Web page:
-ics, -tics [-ac after i]
(Greek: a suffix that forms nouns and is usually used to form names of arts and sciences)
2. The art of interpreting in bodily movements the rhythm of musical compositions.
Applied to a method invented by Emile Jaques-Dalcroze, a Swiss composer, with the purpose of developing the sense of rhythm and symmetry.
2. The study of ways of enhancing people's environments and living standards in order to improve their health and well-being.
Each exon codes for a specific portion of the complete protein and exons are separated by introns, long regions of DNA that have no apparent function.2. The study of a segment of a gene that contains information used in coding for protein synthesis.
Genetic information within genes is discontinuous, split among the exons that encode for messenger RNA and absent from the DNA sequences in between, which are called introns.
2. A proposed term and field of study of disease-causing effects of environmental factors; also featuring the "nurture" component of "nature versus nurture".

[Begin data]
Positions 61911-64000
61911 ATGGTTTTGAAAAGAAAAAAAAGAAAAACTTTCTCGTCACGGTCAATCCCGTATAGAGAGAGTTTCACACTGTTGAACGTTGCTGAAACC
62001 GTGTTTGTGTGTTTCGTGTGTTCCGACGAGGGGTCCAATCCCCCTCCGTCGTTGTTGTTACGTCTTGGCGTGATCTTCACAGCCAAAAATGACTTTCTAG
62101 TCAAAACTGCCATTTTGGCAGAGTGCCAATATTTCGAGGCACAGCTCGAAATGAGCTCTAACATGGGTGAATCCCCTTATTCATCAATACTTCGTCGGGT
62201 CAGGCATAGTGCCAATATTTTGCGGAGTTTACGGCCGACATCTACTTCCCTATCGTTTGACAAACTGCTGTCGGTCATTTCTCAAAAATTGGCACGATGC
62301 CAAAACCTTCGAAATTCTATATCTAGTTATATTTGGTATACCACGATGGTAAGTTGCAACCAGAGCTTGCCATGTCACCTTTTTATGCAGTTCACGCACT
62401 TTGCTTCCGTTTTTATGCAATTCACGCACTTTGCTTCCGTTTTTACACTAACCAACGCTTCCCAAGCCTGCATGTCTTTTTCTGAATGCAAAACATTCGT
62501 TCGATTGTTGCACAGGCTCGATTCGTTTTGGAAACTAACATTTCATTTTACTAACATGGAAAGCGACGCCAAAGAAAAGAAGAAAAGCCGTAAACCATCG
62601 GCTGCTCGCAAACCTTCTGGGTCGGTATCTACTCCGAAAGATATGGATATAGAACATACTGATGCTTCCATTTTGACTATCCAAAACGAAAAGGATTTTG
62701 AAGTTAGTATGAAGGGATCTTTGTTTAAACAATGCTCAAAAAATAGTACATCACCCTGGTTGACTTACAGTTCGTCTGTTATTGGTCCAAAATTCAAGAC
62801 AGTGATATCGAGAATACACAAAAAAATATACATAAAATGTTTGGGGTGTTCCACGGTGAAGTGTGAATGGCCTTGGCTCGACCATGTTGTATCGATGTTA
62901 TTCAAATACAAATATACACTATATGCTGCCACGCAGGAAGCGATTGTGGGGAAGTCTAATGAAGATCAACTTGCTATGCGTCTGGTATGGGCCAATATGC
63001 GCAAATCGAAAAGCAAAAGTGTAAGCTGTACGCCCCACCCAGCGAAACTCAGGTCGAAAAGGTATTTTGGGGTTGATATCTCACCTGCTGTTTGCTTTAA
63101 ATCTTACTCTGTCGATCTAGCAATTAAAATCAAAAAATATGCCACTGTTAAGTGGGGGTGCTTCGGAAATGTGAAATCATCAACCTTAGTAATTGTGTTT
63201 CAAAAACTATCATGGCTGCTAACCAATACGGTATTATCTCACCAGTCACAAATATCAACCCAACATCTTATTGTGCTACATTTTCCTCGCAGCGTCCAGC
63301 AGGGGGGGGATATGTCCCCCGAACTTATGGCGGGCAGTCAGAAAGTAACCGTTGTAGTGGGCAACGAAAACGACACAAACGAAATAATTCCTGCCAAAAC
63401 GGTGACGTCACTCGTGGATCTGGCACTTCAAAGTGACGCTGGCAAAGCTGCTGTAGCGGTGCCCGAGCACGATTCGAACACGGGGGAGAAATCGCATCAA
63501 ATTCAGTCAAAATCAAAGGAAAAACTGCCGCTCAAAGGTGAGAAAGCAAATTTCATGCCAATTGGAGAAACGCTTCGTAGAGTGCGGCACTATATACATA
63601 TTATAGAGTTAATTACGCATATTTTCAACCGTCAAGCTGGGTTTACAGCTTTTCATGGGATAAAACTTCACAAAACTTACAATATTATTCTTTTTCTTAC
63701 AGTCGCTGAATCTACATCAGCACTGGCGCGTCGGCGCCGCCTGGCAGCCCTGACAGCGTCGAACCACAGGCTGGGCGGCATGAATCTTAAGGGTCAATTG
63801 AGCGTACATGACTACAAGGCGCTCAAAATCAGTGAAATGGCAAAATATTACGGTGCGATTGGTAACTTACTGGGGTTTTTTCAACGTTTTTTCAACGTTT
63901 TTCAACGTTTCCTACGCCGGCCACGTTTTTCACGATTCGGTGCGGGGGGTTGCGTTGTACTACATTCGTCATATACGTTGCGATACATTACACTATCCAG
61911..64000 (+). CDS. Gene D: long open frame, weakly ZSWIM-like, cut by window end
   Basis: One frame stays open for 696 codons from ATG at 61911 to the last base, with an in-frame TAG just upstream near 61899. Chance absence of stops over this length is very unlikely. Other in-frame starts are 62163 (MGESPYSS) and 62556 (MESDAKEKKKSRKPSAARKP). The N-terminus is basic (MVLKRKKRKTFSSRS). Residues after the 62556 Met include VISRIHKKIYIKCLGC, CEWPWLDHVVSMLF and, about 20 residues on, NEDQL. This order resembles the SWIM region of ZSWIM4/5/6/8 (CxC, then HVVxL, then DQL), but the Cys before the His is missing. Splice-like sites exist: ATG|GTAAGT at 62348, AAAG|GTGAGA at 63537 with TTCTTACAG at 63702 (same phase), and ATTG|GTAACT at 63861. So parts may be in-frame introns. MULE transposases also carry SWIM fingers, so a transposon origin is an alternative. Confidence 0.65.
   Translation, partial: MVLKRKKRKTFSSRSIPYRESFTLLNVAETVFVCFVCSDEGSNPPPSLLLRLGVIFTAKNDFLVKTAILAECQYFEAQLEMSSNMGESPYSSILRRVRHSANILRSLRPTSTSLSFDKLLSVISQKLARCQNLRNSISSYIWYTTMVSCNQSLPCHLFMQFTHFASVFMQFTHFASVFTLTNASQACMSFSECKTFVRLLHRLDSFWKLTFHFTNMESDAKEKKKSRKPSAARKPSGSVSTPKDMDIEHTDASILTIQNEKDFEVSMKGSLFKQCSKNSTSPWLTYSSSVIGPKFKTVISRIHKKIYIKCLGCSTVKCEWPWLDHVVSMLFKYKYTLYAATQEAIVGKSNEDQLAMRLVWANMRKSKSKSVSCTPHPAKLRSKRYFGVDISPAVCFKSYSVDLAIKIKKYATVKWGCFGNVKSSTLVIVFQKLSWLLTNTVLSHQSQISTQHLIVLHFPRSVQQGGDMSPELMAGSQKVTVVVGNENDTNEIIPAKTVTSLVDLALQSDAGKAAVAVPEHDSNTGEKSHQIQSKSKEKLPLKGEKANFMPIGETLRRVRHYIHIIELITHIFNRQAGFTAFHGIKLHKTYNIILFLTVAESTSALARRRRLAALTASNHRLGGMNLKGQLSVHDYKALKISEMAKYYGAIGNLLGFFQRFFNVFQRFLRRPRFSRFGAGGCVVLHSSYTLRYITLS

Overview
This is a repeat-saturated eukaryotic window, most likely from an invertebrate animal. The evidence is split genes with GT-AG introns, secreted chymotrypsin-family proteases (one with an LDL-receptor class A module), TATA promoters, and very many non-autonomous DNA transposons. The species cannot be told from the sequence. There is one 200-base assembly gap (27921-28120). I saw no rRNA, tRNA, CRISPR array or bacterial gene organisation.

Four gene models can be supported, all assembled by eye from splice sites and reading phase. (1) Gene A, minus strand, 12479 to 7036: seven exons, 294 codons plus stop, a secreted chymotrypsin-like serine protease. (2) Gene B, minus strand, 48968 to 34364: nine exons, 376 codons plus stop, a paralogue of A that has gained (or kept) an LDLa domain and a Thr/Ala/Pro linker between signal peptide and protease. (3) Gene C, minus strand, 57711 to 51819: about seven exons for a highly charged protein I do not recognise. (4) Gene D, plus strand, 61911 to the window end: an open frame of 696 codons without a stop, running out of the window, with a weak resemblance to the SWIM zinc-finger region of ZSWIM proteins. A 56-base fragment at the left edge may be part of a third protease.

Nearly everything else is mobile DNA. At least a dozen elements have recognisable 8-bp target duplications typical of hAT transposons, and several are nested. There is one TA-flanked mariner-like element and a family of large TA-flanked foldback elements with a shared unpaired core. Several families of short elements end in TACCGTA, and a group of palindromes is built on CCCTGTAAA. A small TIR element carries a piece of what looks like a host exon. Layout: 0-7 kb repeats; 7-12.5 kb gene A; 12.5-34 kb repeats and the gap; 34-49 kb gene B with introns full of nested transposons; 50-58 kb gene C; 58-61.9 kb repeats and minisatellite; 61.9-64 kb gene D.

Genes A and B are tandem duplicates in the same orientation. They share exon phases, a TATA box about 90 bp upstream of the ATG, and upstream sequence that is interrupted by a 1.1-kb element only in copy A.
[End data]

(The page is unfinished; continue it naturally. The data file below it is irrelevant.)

2. The classification of animals
These fibers have a wide range of applications; such as, in the transmission of computer data, telephone messages, and other communications.
Use of this principle permits transmission of light, and therefore visual images, around sharp curves and corners.
Devices that use fiberoptic materials are useful in endoscopic examinations.
2. A branch of botany that is occupied with the types, numbers, distribution, and relationships of plant species in a particular area or areas.
2. The experimental and mathematical-computational study of the mechanical behavior of fluids.
Fluid mechanics includes the transfer of heat and matter resulting from motion of the fluid, and the driving of the fluid motion due to differences in density which may be induced by temperature, as well as the effects due to temperature dependency of the constants of materials; for example, the viscosity.3. The study of fluids and gases at rest and in motion which can be divided into hydrostatics, the behavior of liquids at rest; hydrodynamics, the behavior of liquids in motion; and aerodynamics, the behavior of gases in motion.
Hydrostatics takes into account the forces exerted by a liquid in all directions, not just the downward gravitational pull; such as, the upward force exerted on a submerged object that causes bouyancy.
Hydrodynamics is the study of fluid flow and fluid friction, or viscosity.
Aerodynamics is the study of the motion of gases which is most often applied to the study of air and the motion of solid bodies in it.